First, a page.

Brenda, a mom in Brooklyn, tells me her kids are floundering. Her 7-year-old rejects learning apps because they “hurt her eyes and brain.” Brenda’s 11-year-old, previously a “healthy, easygoing, studious kid,” now has “a hard time concentrating.” He used to love math but now doesn’t and is “very, very lonely.” He also now “gets migraines and developed a verbal tic.

It’s a nightmare. Yet only public-school kids in the city are suffering: Private schools are largely open in New York and other cities. And public schools are open full-time just a few miles away in suburban areas like Long Island.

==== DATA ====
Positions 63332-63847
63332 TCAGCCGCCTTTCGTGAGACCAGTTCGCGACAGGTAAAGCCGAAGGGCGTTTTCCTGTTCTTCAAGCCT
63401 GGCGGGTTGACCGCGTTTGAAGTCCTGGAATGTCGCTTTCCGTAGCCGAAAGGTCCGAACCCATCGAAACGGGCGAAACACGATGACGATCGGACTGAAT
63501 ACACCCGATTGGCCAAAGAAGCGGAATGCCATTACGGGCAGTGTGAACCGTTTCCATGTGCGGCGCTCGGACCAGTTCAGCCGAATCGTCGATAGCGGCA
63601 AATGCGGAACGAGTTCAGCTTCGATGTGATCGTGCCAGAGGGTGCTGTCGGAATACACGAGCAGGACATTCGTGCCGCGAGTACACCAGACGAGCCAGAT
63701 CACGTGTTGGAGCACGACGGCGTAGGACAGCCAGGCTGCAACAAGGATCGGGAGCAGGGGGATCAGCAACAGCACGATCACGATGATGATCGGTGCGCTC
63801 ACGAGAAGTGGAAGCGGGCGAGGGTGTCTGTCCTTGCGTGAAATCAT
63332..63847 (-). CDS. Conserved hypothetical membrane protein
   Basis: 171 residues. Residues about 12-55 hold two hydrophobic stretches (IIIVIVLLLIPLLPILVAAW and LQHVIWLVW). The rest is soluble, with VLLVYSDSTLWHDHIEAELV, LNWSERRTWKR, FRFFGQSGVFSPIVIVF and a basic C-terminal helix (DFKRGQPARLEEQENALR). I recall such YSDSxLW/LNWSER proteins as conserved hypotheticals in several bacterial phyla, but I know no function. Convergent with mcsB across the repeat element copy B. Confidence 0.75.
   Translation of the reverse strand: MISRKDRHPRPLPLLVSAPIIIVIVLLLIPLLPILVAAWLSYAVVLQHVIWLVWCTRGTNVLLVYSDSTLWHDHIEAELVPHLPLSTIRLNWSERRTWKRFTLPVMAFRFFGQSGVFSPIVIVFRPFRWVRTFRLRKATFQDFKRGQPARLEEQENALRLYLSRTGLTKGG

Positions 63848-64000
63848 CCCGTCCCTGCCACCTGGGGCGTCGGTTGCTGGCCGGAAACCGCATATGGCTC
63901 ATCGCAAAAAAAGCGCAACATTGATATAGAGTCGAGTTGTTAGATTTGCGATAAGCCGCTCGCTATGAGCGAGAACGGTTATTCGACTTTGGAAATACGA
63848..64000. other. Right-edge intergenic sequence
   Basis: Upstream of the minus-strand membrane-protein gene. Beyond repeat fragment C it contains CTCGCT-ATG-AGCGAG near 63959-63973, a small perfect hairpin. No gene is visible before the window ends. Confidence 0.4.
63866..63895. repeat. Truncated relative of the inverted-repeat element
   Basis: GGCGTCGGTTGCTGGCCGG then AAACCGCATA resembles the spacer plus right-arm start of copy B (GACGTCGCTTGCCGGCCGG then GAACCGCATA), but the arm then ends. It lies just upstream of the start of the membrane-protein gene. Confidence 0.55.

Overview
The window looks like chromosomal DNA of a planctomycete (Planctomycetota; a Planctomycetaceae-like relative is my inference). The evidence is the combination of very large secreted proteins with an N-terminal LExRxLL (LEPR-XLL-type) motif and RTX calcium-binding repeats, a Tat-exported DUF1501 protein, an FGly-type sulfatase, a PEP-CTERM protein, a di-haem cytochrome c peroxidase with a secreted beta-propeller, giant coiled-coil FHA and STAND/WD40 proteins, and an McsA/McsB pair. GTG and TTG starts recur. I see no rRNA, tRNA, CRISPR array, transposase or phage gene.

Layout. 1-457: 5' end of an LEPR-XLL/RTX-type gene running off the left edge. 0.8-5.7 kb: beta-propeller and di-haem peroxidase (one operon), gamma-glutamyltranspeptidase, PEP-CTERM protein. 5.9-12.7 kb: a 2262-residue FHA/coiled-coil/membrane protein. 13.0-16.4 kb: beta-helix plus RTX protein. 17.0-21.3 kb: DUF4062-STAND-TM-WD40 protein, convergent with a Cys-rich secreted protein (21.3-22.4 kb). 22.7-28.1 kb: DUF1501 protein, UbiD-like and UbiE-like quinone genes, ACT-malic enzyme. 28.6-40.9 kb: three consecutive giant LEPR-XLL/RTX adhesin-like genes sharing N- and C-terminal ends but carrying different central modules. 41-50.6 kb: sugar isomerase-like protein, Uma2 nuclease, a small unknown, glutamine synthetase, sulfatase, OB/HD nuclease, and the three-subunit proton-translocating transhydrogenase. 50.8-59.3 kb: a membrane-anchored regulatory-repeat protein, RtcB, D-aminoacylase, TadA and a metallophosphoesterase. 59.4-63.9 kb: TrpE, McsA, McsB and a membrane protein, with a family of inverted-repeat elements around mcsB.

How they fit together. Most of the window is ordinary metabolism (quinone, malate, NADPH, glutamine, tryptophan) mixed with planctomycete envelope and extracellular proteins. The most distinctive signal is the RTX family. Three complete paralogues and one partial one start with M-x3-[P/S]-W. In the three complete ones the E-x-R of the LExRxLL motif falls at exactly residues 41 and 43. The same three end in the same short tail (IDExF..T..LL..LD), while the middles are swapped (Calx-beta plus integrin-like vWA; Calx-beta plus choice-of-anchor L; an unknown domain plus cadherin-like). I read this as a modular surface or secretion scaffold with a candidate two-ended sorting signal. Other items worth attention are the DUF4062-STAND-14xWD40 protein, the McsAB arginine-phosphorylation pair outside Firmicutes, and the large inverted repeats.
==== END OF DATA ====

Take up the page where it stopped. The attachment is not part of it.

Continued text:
What science says COVID is dangerous for public-school kids in the city but not private-school kids? Nor is there any scientific reason schools can stay open full-time in London, Paris, Berlin but not in New York, Chicago, Los Angeles.

American kids will have a far harder time competing. We’ve also opened up a gulf between kids in different parts of the country. A fifth-grader in Florida is charging full-steam ahead, studying for state tests and getting ready for middle school. A fifth-grader in New York has a schools chancellor who hopes to skip state tests and hints he may decide on all-remote middle schools in September.